Wednesday, April 17, 2013
Parts of our local park are still waterlogged from the incessant heavy rains. Drainage ditches are full of nasty, stagnant water.
Meanwhile today the mercury hit 31°. I looked at one of the ditches. Nasty little insects were buzzing over the surface of the waters.
So I wasn't surprised just now to hear that tell tale sound, that high pitched whine, that mosquito buzz... watch out !
Sunday, April 14, 2013
Where Christophe was preaching. His first proper sermon. He'd asked me to take notes and give feedback. I know how off-putting it can be to have someone with a clipboard ready to tell you how many times you sniffed... Still I was really happy with all. His delivery was great. All was, as we say, RAS. (rien à signaler).
We were all pretty heavime implcated in the service - Pat doing PowerPoint, Gwilym accompaniment, me topping and tailing the service with notices and the Lord's supper as well as doing the order of service and preacher hand-holding.
There was a good crowd at church after our low numbers last week. And Sen, our friend in Beijing, is back for a few weeks finishing off his PhD. So good to see him !
We proceeded to Patrick's house where we ate a well-prepared barbecue. Patrick is king of the barbie. Afterwards we talked about the church, the future and stuff.
Then back to Pessca for the English service. Numbers are always low when the sun shines, but we had a new couple - Franco-Canadian - who seemed very much at home. After a supper of pizzas and puds together we hit the sack.
Saturday, April 13, 2013
My Saturday began with a mens' breakfast which was a happy time. My cake Belle Hélène fell apart, so I got some really nice baguettes in the shape of ears of wheat from our local baguetterie. Nobody else brought cake, so this time it was croissants, chocolatines and bread. And discussions about the book "L'homme dans le miroir" by Patrick Morley.
I scuttled home for lunch and then we planned to go to the Bordeaux-USA book sale. I had a chappie coming for marriage counselling at 3, so we planned to catch the 13:30 bus, I'd spend 1/2 hour at the book sale then be back in time for my appointment. However we dillied and dallied, and so did the bus, so instead Pat went alone to the booksale and I called at the local Dacia garage.
Dacia had promised us a free gift and a chance to win a new Sandero GPL. Well Renault once gave us jolly nice fountain pens so since the Dacia garage is about 150 yards from our house I called there on the way back from the bus stop. The free gift turned out to be a useful USB charger and winning the car is a dead cert according to the pretty salesgirl.
The marriage prep went well, though it did take an unexpected turn. I was pretty clear and honest with our couple and they are thinking and talking things through.
Then off to church for the Chinese service. I must STOP eating the Chinese food. Hayfever and hot peppers can have quite strong effects on the back of my throat. Anyway, a lot of fruit juice and a few tissues and we were off into Acts 4 - 5.
It was great to see some folk back after doing work experience elsewhere, some folk back for their second week and showing every sign of settling down. A good evening.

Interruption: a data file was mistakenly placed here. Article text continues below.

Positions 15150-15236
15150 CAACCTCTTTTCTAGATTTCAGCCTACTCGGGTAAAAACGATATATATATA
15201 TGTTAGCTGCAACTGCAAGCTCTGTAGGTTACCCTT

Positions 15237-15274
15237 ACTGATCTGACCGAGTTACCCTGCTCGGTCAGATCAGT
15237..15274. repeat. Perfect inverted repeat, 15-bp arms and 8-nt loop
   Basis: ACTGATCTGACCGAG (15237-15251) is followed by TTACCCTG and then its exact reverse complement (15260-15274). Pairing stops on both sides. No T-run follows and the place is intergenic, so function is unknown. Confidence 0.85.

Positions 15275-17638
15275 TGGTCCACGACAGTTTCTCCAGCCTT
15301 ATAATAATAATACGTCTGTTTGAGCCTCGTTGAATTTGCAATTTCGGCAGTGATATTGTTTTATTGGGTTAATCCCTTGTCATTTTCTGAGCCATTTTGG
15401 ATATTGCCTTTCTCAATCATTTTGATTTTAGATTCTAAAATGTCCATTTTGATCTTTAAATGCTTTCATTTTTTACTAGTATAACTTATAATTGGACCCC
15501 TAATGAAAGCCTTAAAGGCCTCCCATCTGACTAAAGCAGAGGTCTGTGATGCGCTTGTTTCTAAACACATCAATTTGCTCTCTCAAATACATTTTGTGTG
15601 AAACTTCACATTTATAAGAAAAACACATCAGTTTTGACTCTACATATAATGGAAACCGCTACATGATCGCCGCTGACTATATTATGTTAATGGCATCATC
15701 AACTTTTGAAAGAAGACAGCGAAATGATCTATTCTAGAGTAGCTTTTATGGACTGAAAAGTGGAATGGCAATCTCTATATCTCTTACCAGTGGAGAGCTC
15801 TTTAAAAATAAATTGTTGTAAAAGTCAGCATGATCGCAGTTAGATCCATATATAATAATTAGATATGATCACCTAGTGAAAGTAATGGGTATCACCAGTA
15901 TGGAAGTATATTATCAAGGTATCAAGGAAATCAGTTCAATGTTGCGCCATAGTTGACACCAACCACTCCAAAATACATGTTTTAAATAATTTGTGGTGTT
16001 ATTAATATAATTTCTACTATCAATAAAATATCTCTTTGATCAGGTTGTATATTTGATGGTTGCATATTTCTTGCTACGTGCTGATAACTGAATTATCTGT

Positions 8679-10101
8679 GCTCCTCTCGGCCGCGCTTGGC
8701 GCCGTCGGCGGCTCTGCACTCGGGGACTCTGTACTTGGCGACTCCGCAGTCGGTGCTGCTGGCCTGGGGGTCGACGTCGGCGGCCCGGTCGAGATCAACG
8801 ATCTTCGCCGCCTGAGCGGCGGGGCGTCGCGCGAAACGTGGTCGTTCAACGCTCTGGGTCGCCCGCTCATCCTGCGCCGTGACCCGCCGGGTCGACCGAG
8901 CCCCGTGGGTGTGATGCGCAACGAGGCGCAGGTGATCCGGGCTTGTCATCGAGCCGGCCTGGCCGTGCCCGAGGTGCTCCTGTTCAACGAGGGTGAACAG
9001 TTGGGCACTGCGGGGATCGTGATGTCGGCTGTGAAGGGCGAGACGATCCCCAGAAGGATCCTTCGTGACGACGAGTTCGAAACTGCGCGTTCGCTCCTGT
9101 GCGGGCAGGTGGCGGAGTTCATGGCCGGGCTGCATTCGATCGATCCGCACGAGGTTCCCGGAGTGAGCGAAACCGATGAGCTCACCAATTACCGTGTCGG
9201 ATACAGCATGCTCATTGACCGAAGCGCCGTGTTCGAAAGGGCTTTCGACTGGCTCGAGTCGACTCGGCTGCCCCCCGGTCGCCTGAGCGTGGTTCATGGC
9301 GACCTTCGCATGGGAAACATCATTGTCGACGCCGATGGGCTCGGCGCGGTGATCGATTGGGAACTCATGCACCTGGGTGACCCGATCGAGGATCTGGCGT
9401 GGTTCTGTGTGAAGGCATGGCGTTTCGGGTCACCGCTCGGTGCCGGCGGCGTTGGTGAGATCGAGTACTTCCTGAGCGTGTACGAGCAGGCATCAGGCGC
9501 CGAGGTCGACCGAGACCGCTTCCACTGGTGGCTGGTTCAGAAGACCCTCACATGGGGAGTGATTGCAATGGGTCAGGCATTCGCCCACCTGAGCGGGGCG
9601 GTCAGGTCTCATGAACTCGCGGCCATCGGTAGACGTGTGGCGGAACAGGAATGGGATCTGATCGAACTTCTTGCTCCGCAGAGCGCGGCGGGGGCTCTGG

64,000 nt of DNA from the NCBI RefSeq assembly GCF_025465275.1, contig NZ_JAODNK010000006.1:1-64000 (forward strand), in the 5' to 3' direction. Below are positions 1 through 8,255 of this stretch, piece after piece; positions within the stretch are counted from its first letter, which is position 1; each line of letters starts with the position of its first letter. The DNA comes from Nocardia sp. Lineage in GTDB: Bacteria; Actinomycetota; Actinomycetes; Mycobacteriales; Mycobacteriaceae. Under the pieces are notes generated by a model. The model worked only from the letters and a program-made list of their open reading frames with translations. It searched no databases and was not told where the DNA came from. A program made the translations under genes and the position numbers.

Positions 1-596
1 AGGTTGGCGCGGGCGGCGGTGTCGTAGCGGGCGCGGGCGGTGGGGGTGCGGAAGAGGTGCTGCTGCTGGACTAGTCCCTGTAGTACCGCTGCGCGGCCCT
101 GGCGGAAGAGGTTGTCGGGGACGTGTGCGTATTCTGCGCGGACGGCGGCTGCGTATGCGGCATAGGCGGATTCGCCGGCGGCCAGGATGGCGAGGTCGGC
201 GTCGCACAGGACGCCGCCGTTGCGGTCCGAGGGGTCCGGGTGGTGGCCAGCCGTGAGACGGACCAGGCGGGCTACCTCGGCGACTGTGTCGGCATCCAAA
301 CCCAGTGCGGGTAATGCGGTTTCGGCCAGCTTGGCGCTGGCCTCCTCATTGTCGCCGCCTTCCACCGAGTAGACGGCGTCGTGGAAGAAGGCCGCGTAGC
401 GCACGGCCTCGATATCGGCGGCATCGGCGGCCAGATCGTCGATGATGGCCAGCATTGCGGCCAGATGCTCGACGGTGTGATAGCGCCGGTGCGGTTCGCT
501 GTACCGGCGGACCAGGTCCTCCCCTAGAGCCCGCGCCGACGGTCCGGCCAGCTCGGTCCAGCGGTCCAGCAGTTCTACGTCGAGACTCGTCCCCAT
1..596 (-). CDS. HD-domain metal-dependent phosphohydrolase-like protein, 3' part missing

Friday, April 12, 2013
Not only that, but the weather has been ghastly with persistent, heavy rain, so I haven't taken many photos, not even with my phone.
I did come across this, however :
Wednesday, April 10, 2013
I grew up in the Rhondda valley and was a child of the 1970s. The three-day-week. We lit oil lamps in the evening ! The winter of discontent. Jim Callaghan's "Crisis? What crisis?"
I lived in Cardiff during the 1980s. I remember vividly the shock and horror we felt at the murder of a miner by his colleagues because he was on the way to work. A concrete block dropped on his car.
I remember the poll tax riots. The British don't do demonstrations, let alone riots !
So I have very mixed feelings about Margaret Thatcher.
I remember reminding friends in South-East England that there were no conservative MPs in Wales in those days. "We didn't vote her in !" "Neither did we", came the reply. "Well somebody must have !"
On the positive side, she gave us one of our best ever conservative Welsh Secretaries of State - Peter Walker. It is said that she put him in Wales because they didn't get on, and he did very well !
I remember those few days when she went to that summit in Paris and the Conservative Party mounted its coup.
Britain following the Thatcher years did become very focused on money. It seems to me that there was a backlash afterwards so that now it's hard to encourage kids to settle down and think of the future.
However she was a conviction politician and a very brave one.
And a quotable one ! "Now is no time to go wobbly, George." is my favourite.
We probably needed her. Hard and nasty-tasting medicine.
I have heard from several sources that she was a committed Anglican and with evangelical tendencies.
( When Sarkozy was elected I wondered if he would be the French Thatcher, but he didn't have the bottle. )
It's been interesting to see American colleagues voicing their praise of her, and British people more divided. Some laud her, others "curse"...
I suppose I think she was a remarkable woman who shows very clearly that people are both wonderful and tragic.
Made in the image of God, fallen through the influence of Satan.
We are neither angels nor demons. None of us.
Tuesday, April 09, 2013